Search This Blog for Authors, Publishers, Reviewers and Books

Add Your Logo or Avatar to This New Book Review Reader List:

Sunday, August 3, 2014

Historical Christian Fiction Is Much More Than Its Genres

Title              "...Like Footprints in the Wind: A Generation Lost"
Author:          Pamela Atherstone
Author Link:   http://atherstonep.wix.com/jahnlechronicles
Genre:           Historical Fiction/ Christian
ISBN:             9781432797737
Purchase on Amazon



Reviewed by F.T. Donereau for Rebecca’s Reads (8/13)   http://rebeccasreads.com/atherstonelikefootprintsinthewind

 

Pamela Atherstone's "...Like Footprints in the Wind: A Generation Lost," is certainly a Historical novel in every sense of the word. I do believe though, that it brings much more to the table than is normally associated with that particular genre. You have a sweeping tale of family and tribulations and love and faith. You have a place and time that evokes distance from modern life. All of this is the normal thing for such a work but somehow the author brings it to us in a way that makes us able to feel the world inhabited by the Jahnle family and those around them, as if it were actually us, or loved ones of our own. The story comes alive fully and enables us to live it along with the characters. This is rare in Historical undertakings. And welcome.

As the book opens Johannes Jahnle is a farmer about to harvest his crops. The yield looks promising and he is a contented man. The Russian world he lives in is his as much as anyone’s. He loves his wife and children and they are happy in their lives. Simply because they are of German descent though, they are in trouble. I had never heard of the Purge of the Kulaks prior to the reading of this fine novel. Based on real stories, the tale that unfolds is an astonishing, gut wrenching one. The family is torn from their land and all they know by Russian soldiers. They are forced to endure a harrowing journey that leads them to the isolating deprivation that is the labor camps on the coast of the White Sea, in Siberia. Getting there is a fraught existence. The world they arrive into ends up being an ice brick scratched out of some devil's frozen hell. Miss Atherstone carves these things to life in such a way as to make them as compellingly real as any moment that might have been truly experienced by the reader, employing the kind of writing that makes great fiction, great story telling.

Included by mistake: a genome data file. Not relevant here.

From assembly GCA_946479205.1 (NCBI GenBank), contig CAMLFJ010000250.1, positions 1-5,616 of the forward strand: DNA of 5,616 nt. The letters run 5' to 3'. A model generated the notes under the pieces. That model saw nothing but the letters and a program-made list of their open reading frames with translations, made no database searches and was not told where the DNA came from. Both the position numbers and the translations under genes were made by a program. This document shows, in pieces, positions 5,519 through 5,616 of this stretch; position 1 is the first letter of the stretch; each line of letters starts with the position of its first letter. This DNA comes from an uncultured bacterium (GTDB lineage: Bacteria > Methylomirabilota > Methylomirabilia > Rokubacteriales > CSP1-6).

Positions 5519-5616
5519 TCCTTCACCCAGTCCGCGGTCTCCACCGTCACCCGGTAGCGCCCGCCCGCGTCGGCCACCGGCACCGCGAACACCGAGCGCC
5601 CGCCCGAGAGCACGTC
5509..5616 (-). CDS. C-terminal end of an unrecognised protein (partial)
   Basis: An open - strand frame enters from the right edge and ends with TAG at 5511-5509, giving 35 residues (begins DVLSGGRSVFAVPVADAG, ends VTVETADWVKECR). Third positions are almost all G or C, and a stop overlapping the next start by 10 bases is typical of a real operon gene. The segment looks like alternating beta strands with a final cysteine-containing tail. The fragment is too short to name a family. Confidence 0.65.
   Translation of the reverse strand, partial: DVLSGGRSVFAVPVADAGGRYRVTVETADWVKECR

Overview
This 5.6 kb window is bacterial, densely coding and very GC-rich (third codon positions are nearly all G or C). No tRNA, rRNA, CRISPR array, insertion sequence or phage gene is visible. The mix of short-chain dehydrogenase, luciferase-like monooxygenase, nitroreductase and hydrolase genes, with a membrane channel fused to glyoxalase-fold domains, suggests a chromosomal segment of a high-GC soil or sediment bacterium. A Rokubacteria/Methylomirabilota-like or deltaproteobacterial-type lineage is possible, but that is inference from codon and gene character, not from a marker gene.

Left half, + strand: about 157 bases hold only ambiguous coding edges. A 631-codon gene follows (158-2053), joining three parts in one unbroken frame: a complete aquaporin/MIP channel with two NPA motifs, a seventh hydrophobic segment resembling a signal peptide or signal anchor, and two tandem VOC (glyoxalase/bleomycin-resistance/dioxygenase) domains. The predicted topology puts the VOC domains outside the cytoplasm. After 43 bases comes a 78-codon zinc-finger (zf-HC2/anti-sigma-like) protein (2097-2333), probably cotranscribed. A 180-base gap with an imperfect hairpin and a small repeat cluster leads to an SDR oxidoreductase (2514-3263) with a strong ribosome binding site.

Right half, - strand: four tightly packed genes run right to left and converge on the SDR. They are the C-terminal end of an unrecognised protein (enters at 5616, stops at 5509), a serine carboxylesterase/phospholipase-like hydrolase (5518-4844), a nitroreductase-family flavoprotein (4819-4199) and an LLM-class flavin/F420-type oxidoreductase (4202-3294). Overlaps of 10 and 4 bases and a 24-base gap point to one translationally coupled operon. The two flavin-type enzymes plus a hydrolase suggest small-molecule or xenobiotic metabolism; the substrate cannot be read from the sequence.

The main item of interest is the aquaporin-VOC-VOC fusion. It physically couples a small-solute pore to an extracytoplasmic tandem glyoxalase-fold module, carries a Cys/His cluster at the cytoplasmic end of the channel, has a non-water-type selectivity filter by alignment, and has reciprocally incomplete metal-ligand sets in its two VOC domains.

The author does not rely on flowery prose to evoke her worlds. Clean hard lines are used to draw the pictures between the covers of "…Like Footprints In The Wind." This is as it should be. The story, at times, is brutal. The family faces trials that seem and probably were designed to tear them down to nothing. Sorrows within are immense. There is great cruelty, deprivation, and even death. If the words used were not cut out of stone, a false prettiness might have covered things, which would have only taken away from what is being laid down here.

Johannes Jahnle is a good man. He is wise and blessed with an inner strength his family would have been hard pressed to survive without. There is that kind of strength in his wife, Katerina, as well. It was lifting to find a woman protagonist who did not crumble and fade under enormous pressures. I confess though that I think my favorite of the characters may be the Jahnle's daughter, Anya. She is a spirit of high order and love becomes her. The family is bolstered by their faith. It is the thing, I think, that really brings them through. It is tested and finally clung to. That, as well, is refreshing.

Really I find this book an important work; it brings forth an historical happening, a tragic piece of history the world ought to know better. Miss Atherstone is a master story teller. The goodness that flows through the horror wrought is a dynamic any age needs more of. The Jahnle's are a people I would love to know. Their faith is a special thing. It all might have been less in the hands of someone not as capable as Pamela Atherstone. She should find great success with this saga. Trust me when I say, you will gain knowledge and feel things deeply simply by opening the pages and falling into them.


Added note:  This book is the Winner of the 2013 Best Fiction Award for Rebecca's Reads.  Permission to reprint reviews was granted by Rebecca's Reads as part of the contest.  This book is also currently a finalist in two categories in the Reader's Favorite Book Reviews and Awards Contest.
 
 
-----
The New Book Review is blogged by Carolyn Howard-Johnson, author of the multi award-winning HowToDoItFrugally series of books for writers. It is a free service offered to those who want to encourage the reading of books they love. That includes authors who want to share their favorite reviews, reviewers who'd like to see their reviews get more exposure, and readers who want to shout out praise of books they've read. Please see submission guidelines on the left of this page. Reviews and essays are indexed by genre, reviewer names, and review sites. Writers will find the search engine handy for gleaning the names of small publishers. Find other writer-related blogs at Sharing with Writers and The Frugal, Smart and Tuned-In Editor.

No comments: